We decided to have mussels for our lunch, thoroughly cleaned and then steamed in a glass of wine.  With some butter, garlic., olive oil and parsley, the liquid from the mussels made a fine broth for mopping with a crusty baguette ......or in my case, eating with a spoon.    Monsieur had had a pot of borlotti beans bubbling on the stove for a few days and he added, baby tomatoes, sage, basil, oil, garlic, vinegar  to make a rich soup which we served as a second course.    We enjoyed a bottle of Meursault  Blagny with lunch.  And for dessert..... green figs so ripe that the "honey" ran from their burst skins.  

But wait , I am not finished.  After a siesta, reading, knitting, and hours of a chat fest, we were at it again....with a "dead" fresh , giant gray mullet that Pheobe had spotted at the second fish stand.  He was a "beaut" and even more "intéressant" as he cost only ten euros, cleaned and ready.    An equivalent sized "loup" sea bass would have been about thirty five euros!!

Here "he" is roasted with parsley and lemon tucked into his cavity and bathed in olive oil.   The fish took about 15 minutes at number 6 oven temperature ( 350F ) in an oven preheated for 15 minutes or so.  A mullet is a robust "hunter" fish and his flesh clings at the spine.  It is really an impressive backbone that can't be easily sliced to remove the head.  When most of the fish is done there is usually a stubborn bit near the spine that is not quite done.  But the rest of the flesh is flaky and tender.   Mullet is an easy fish to deal with.  ...few bones other than a few large ones that are easy to spot.

Here is our grey mullet before it was baked on a bed of foil on a  "cookie" sheet.    To go with our fish we decided on simple boiled potatoes garnished with olive oil, salt and pepper and a big helping each of Salicornes . We don't see "salicornes" very often as they grow around marshes and not in the Mediterranean.  Again, I first tasted them in the Ile de Re off the Atlantic coast of France.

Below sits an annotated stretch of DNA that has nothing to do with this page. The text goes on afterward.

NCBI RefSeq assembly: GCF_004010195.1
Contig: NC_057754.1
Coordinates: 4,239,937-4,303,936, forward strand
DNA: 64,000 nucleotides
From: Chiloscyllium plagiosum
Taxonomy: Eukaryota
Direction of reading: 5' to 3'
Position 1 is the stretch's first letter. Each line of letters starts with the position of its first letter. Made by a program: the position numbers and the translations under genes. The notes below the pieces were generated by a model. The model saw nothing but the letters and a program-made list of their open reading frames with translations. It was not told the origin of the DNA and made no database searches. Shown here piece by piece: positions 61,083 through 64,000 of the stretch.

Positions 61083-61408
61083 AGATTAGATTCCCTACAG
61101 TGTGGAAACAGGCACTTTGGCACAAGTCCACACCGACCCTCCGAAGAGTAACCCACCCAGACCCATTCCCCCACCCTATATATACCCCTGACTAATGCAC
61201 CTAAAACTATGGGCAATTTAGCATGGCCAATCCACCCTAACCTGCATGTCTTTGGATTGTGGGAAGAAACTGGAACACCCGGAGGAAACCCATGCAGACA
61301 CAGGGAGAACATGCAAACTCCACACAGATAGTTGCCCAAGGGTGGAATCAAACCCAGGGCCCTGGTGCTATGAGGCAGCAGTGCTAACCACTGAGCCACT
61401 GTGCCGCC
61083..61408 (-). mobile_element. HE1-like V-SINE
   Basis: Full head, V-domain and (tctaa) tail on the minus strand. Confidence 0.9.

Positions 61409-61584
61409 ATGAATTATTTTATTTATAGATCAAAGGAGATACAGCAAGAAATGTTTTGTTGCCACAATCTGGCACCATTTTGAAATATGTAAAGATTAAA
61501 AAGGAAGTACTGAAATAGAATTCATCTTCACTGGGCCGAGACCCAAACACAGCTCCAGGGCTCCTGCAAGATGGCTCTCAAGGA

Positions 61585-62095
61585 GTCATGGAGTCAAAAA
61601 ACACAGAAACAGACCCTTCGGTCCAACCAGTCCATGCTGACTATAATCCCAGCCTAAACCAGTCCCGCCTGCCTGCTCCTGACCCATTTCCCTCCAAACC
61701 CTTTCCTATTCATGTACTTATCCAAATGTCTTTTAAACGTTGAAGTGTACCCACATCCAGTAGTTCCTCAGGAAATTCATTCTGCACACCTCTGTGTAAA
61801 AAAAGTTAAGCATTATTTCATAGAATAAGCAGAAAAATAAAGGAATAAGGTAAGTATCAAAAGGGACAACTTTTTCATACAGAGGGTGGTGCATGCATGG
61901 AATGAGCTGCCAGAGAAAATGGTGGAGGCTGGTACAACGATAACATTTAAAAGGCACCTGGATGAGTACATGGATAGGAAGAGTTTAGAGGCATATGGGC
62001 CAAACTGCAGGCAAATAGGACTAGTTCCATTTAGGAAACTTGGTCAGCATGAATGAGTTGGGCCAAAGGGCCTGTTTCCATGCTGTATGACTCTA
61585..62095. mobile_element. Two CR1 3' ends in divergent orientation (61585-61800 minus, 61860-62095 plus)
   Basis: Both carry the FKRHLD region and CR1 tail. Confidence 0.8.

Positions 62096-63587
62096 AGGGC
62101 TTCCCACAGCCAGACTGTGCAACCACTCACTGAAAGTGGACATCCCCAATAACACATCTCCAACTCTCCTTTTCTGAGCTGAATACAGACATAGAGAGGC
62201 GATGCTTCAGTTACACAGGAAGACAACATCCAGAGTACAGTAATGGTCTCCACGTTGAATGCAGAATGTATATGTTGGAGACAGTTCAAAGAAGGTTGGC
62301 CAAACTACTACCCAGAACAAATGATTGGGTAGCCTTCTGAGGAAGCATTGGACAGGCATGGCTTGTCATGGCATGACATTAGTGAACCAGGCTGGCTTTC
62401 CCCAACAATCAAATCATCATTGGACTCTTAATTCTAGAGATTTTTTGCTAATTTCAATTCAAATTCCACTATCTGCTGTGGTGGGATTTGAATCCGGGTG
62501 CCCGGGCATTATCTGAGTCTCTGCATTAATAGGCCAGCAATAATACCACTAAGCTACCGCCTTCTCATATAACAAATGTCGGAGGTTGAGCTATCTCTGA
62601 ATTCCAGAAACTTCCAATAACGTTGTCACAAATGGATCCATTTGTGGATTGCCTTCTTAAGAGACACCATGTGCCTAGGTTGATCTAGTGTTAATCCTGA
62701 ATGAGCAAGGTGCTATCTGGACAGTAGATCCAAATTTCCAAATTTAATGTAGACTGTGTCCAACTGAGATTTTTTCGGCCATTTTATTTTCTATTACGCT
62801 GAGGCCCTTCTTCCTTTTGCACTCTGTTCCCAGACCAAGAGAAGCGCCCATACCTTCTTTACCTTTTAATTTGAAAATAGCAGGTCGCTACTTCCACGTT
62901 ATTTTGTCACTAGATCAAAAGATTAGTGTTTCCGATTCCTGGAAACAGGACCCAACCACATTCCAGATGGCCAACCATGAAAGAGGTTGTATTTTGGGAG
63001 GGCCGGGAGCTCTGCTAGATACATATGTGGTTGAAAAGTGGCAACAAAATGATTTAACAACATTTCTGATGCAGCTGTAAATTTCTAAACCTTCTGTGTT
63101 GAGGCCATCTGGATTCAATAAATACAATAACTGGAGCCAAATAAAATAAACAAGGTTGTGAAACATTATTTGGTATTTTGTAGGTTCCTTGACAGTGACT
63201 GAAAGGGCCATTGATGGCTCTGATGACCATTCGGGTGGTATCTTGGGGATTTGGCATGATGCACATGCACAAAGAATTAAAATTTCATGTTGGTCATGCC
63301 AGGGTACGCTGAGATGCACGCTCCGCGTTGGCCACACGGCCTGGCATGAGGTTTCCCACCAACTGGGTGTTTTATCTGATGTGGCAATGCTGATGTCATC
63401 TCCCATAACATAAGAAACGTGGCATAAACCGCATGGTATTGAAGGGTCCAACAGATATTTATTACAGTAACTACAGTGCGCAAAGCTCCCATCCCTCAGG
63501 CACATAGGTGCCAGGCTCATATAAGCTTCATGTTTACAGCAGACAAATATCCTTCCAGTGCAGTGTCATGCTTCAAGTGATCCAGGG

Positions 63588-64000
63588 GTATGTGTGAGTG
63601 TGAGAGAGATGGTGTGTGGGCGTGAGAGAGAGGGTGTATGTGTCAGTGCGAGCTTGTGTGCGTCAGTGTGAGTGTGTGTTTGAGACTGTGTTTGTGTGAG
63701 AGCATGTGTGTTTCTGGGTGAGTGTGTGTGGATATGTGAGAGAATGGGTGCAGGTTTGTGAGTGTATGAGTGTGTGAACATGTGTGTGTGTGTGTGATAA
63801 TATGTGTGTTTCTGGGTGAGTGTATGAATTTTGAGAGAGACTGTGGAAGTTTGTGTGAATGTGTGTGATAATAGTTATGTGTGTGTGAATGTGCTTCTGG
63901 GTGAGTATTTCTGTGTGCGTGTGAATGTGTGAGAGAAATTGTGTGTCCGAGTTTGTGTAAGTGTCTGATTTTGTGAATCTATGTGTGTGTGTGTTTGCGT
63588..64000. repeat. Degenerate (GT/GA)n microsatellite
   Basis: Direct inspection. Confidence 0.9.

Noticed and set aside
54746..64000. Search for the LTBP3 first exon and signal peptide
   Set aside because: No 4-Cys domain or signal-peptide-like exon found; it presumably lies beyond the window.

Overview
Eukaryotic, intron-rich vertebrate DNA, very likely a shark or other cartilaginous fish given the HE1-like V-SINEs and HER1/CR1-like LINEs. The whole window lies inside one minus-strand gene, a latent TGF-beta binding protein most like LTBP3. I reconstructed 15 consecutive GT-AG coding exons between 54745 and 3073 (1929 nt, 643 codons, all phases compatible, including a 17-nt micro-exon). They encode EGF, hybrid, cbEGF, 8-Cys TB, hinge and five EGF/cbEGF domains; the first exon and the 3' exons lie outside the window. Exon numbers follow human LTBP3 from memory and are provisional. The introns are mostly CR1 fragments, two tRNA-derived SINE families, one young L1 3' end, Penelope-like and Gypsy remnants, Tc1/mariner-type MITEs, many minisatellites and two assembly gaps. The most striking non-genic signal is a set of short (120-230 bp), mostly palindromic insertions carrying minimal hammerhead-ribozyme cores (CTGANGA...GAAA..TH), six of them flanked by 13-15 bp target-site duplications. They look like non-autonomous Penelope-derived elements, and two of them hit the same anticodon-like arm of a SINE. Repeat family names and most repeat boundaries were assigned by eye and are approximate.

Salicornia europaea is a kind of succulent algae, highly edible, either cooked or tossed with vinaigrette as a salad.   In England it is one of several plants known as samphire ; the term believed to be a corruption of the French name, herbe de Saint-Pierre,  "St. Peter's Herb."

Samphire is often cooked, either steamed, sautéed or microwaved and coated in butter or olive oil as we did.   Due to its high salt content, no salt is added and it must be washed thoroughly first to remove any sand that may be clinging.

 After cooking, the Salicorne is the bright green color of seaweed, and the flavor and texture are a bit like young spinach stems or asparagus.  Samphire is often used to accompany fish or seafood dishes.

  It was wonderful with the gray mullet that came out perfectly roasted after about 15 minutes in the #6 oven.   We served the fish only with slices of lemon, no sauce necessary.

 So engrossed were we, that we hardly spoke as we took the first bites of our dinner.   It was one of the best meals of the year and that is going some.

   We should all indulge in the abundance of the sea that we can find in our areas. Certainly those of us in Nice have no excuses not to.    In the future it may not be so affordable or caught wild as this fish was.  The freshness makes such a difference that you can convert any non fish-eater to a new way of life.

For dessert, a taste of both apple and "tartes citron" from the patisserie called Delices d'Or on Avenue de Gambetta. 

 On the pastry box it says "Le gourmandises n'est pas un vilain défaut." "Greediness in not an unpleasant defect"